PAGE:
NEW MEXICO (KRQE) – New Mexicans have heard projections about when health officials expect a surge of coronavirus cases to hit the state and how many ventilators we’ll be short. So what is the state doing about it?
Gov. Michelle Lujan Grisham said Friday that so far, roughly 44 percent of patients needing hospital care for COVID-19 in New Mexico also need a ventilator, so the state is working to try and meet that need.
“Our relationship with the federal government, while that can be tense, we’re working on every approval necessary that protects New Mexicans to the highest degree,” Gov. Lujan Grisham said during Friday’s online news conference.
Currently, state governments are already fighting to get more ventilators for their communities.
New York, the pandemic epicenter in the U.S., just received 1,000 ventilators from China, and states like Oregon and California are sending more.
In New Mexico, health officials said they expect coronavirus cases to peak around the third week of April to the first week of May.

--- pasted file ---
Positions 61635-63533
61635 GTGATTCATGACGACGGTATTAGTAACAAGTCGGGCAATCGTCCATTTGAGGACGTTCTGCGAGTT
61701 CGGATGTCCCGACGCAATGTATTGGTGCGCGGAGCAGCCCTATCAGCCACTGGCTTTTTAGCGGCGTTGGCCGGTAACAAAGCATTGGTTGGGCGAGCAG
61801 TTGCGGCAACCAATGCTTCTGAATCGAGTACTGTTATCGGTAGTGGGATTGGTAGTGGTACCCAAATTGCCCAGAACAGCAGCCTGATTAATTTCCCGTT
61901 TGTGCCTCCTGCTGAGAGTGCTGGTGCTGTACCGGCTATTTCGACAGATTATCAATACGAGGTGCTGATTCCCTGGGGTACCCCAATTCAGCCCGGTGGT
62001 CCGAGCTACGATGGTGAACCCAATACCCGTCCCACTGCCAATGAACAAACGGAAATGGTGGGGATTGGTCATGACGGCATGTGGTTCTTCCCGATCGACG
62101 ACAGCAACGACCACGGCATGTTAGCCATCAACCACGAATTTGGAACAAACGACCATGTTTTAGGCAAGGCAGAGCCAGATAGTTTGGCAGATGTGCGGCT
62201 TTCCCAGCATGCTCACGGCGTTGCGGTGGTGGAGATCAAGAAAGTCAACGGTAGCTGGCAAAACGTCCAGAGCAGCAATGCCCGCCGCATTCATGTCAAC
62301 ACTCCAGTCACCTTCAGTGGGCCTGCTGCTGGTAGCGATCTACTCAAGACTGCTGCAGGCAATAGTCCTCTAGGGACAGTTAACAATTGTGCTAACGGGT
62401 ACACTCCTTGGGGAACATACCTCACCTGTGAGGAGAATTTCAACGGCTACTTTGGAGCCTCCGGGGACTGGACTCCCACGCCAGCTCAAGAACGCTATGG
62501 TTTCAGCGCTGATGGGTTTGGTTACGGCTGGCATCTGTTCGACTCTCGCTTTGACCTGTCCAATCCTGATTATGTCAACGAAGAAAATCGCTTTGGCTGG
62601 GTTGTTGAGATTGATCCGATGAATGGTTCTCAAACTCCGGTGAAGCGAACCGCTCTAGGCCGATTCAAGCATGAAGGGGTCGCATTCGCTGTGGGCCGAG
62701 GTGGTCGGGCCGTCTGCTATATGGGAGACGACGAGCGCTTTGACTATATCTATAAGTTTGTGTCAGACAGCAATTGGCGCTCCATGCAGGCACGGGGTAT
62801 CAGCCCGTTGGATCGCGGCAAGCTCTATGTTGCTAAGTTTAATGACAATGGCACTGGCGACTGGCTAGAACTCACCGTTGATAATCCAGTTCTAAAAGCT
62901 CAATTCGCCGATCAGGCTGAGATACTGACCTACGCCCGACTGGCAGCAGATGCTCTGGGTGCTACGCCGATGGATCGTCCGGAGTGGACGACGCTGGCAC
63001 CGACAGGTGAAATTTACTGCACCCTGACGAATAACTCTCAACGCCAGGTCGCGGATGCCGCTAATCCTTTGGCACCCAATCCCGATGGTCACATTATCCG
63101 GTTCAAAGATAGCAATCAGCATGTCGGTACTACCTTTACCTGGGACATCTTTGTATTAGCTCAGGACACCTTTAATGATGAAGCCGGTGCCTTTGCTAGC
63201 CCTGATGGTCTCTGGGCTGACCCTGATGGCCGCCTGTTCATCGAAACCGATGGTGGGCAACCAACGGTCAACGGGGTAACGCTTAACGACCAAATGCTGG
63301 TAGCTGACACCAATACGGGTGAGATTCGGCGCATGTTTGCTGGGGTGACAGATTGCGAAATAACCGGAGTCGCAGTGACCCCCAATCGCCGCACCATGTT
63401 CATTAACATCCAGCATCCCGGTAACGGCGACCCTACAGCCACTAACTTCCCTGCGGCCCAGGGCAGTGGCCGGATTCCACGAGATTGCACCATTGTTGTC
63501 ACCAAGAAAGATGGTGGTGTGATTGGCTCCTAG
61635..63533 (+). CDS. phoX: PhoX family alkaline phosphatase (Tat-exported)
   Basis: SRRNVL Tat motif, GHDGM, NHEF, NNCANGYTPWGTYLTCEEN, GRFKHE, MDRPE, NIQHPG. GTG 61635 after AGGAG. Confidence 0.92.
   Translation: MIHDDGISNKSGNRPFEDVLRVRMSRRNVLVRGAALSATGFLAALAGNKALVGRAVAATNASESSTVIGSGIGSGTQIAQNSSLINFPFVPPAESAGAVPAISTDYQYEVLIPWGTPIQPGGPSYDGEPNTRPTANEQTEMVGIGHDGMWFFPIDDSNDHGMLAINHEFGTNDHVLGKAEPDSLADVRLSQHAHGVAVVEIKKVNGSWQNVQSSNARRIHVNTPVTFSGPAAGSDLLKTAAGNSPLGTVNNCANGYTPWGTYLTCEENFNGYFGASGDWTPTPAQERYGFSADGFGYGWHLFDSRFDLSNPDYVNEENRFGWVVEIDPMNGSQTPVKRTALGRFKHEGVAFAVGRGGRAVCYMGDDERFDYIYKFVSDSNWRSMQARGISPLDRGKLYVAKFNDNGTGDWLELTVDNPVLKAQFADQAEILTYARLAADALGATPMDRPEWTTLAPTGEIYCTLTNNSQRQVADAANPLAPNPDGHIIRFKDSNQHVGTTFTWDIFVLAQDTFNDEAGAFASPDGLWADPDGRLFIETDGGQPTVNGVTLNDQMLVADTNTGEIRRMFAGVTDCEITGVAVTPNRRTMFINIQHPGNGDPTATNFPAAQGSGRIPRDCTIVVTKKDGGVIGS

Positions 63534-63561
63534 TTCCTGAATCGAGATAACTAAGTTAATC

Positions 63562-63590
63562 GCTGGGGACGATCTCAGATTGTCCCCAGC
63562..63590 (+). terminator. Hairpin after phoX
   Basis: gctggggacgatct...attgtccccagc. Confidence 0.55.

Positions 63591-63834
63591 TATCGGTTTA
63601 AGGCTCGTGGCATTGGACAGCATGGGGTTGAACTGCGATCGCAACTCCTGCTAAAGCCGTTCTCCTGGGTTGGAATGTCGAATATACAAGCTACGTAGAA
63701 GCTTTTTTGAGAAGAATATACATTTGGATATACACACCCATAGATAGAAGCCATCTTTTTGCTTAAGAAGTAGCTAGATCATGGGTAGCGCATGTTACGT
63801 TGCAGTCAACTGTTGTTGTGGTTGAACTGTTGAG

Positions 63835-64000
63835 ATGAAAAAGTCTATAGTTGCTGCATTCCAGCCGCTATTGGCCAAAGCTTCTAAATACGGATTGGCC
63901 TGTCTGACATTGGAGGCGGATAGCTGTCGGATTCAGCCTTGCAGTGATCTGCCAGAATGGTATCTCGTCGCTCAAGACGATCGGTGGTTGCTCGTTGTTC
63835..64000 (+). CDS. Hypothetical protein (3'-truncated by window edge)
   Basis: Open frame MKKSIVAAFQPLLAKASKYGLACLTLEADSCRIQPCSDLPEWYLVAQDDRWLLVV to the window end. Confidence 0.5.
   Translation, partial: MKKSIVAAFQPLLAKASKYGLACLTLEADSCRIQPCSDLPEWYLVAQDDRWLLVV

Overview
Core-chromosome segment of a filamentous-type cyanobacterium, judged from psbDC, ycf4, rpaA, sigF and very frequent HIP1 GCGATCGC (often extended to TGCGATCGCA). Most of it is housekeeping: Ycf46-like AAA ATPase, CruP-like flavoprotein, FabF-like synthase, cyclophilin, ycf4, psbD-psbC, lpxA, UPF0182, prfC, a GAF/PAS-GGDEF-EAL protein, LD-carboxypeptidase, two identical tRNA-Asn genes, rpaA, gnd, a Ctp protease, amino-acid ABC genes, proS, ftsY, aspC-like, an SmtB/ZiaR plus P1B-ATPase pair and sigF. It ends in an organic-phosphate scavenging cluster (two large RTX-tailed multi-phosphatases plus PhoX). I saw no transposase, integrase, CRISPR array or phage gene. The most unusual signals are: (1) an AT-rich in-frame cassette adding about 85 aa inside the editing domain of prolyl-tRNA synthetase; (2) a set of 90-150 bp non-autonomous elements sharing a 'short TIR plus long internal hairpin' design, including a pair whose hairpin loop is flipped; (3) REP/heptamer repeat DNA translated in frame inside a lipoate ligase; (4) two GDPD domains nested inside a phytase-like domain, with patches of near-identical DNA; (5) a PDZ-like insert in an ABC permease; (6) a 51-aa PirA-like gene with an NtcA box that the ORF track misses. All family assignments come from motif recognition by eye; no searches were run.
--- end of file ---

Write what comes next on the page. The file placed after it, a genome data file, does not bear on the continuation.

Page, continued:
As of Friday, Gov. Lujan Grisham said 18 people were on ventilators in New Mexico. They anticipate needing 1,629 ventilators during that peak, about 1,000 more than the state currently has.
The governor said places like Sandia National Labs and the Air Force Research laboratories are working quickly to help out.
“What’s called non-invasive ventilators is kind of our initial thing that we’re working with, so those are something that’s very much like a ventilator, except for some would use a mask rather than being intubated,” explained Ryan Haggerty, Senior Manager at Sandia National Labs.
Haggerty said they’re working to fast-track FDA approval for their medical devices to distribute them to local hospitals.
Sandia Labs is also working on what’s called a ‘system independent alarm.’
“That provides the necessary alarms for like modified ventilator equipment, so that if the tube gets clogged, or if it gets disconnected from the patient, or if the power drops, that the nurses and doctors are alerted more quickly,” Haggerty explained.
He said Los Alamos, as well as other Department of Energy labs, have efforts in the works to help provide needed medical equipment.
The governor’s office says they’re in the process of formally requesting additional resources, including several hundred ventilators, through FEMA.
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